Article ID: 307061 - View products that this article applies to.
This article was previously published under Q307061
After you install Windows XP on a computer that is configured for multiple booting, one of the installed operating systems may be missing from both the Startup menu and the Boot.ini file, which is the source of the Startup menu. As a result, you cannot start that operating system.
The computer has an existing installation of Windows XP, Microsoft Windows 2000, or Microsoft Windows NT, and also an existing installation of Microsoft Windows Millennium (Me), Microsoft Windows 98, or Microsoft Windows 95.
To resolve this behavior, use one of the following methods to add the missing operating system to the Startup menu:
Use the Bootcfg /Rebuild Command in the Recovery ConsoleNote: If your hard disk does not have enough free space to install the Recovery Console, or if you do not want to install the Recovery Console, you can load the Recovery Console when you start the computer if the boot sequence in the computer BIOS is set to include CD-ROM functionality. Insert the Windows XP CD-ROM in the CD-ROM or DVD-ROM drive, and then press R at the "Welcome to Setup" screen. For additional information about using the Windows XP Recovery Console, click the article numbers below to view the articles in the Microsoft Knowledge Base:
(http://support.microsoft.com/kb/314058/EN-US/ )Description of the Windows XP Recovery Console
307654For additional information about the bootcfg command, click the article number below to view the article in the Microsoft Knowledge Base:
(http://support.microsoft.com/kb/307654/EN-US/ )HOW TO: Install and Use the Recovery Console in Windows XP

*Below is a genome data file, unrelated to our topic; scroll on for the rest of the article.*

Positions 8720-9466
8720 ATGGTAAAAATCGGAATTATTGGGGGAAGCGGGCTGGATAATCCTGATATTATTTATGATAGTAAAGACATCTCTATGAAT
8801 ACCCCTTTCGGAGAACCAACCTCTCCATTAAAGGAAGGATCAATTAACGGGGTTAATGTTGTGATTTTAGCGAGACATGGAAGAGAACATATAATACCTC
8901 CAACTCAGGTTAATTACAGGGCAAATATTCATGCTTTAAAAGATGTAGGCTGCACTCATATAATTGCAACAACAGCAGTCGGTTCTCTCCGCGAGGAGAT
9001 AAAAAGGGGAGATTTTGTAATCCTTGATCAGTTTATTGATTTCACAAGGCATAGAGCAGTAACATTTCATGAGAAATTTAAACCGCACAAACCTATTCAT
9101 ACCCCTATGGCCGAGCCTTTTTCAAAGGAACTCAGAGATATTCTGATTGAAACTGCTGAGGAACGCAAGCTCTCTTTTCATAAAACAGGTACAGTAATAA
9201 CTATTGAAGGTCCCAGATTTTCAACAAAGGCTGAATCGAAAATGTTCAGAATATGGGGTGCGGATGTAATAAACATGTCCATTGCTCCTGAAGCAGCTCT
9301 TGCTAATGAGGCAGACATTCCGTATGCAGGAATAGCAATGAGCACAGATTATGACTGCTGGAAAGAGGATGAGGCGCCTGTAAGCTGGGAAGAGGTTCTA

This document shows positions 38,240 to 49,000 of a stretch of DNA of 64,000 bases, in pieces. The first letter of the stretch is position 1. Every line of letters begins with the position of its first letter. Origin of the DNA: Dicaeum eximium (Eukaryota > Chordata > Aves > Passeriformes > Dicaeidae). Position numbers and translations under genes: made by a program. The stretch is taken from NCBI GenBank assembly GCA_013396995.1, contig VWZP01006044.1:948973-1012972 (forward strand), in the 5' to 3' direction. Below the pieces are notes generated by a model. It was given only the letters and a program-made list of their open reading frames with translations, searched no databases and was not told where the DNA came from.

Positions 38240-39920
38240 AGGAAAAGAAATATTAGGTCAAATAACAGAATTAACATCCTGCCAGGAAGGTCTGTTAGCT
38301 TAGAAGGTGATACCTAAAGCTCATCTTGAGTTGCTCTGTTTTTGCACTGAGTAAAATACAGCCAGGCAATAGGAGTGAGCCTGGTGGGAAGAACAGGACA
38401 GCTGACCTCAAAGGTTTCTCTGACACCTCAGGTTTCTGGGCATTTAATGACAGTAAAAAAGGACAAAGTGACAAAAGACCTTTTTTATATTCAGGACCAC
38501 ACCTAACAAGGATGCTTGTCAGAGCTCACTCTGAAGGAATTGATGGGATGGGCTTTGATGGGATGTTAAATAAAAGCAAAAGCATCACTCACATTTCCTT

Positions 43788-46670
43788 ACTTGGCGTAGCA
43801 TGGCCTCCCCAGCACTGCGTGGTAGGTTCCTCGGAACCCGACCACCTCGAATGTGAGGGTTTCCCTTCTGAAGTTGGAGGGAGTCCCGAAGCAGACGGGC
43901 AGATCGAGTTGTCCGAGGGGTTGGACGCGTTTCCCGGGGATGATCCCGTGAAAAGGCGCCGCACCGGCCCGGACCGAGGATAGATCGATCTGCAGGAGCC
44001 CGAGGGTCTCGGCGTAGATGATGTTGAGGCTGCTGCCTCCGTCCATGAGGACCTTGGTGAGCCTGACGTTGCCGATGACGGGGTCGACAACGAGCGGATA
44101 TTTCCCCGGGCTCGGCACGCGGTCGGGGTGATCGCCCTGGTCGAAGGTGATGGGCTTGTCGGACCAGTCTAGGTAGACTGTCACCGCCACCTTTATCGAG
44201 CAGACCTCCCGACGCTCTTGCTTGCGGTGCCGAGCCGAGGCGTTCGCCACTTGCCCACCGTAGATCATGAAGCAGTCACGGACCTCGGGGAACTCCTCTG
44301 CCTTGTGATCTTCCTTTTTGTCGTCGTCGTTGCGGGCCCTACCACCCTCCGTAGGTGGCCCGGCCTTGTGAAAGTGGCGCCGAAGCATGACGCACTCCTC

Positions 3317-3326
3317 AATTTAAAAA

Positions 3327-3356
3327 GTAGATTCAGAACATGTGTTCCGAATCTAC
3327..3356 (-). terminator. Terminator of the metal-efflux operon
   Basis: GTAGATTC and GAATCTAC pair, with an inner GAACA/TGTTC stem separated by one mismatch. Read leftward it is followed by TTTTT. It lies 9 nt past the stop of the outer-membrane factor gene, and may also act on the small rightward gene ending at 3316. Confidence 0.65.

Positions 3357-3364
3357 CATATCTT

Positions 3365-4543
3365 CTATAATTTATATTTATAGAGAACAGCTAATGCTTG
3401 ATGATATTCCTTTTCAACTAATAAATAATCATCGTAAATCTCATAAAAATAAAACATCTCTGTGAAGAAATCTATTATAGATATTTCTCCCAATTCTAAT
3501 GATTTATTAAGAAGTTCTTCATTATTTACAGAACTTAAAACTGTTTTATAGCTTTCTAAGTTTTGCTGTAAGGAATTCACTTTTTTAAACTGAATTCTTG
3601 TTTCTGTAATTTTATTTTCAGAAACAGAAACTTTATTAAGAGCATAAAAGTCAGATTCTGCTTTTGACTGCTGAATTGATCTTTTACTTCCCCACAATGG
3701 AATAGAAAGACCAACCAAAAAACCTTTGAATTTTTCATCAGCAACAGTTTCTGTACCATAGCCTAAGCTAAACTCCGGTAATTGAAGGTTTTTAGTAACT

291980The following steps assume that the computer has the following setup and that Windows XP is the operating system that is missing from the Startup menu and the Boot.ini file:
(http://support.microsoft.com/kb/291980/EN-US/ )A Discussion About the Bootcfg Command and Its Uses
Manually Edit the Boot.ini FileIf you do not have access to the Recovery Console, you can manually edit the Boot.ini file to make the same changes that are described in the preceding section of this article. Specifically, you must insert an ARC path to designate the operating system that is missing from the Startup menu. For additional information about ARC paths, click the article number below to view the article in the Microsoft Knowledge Base:
102873For additional information about editing the Boot.ini file in Windows XP, click the article number below to view the article in the Microsoft Knowledge Base:
(http://support.microsoft.com/kb/102873/EN-US/ )BOOT.INI and ARC Path Naming Conventions and Usage
(http://support.microsoft.com/kb/289022/EN-US/ )HOW TO: Edit the Boot.ini File in Windows XP
Microsoft has confirmed that this is a problem in the Microsoft products that are listed at the beginning of this article.
Bootcfg.exe is a Recovery Console utility that repairs or rebuilds the Boot.ini file, but it does not detect the Windows 95 or Windows 98 operating system.
For additional information about the Boot.ini file, Recovery Console, and related issues, click the article numbers below to view the articles in the Microsoft Knowledge Base:
(http://support.microsoft.com/kb/314081/EN-US/ )The Purpose of the Boot.ini File
(http://support.microsoft.com/kb/170756/EN-US/ )Available Switch Options for Windows NT Boot.ini File
(http://support.microsoft.com/kb/227704/EN-US/ )Windows May Use Signature() Syntax in the Boot.ini File
(http://support.microsoft.com/kb/234048/EN-US/ )How Windows 2000 Assigns, Reserves, and Stores Drive Letters
(http://support.microsoft.com/kb/229077/EN-US/ )Mirroring Prevents Pre-Installing the Recovery Console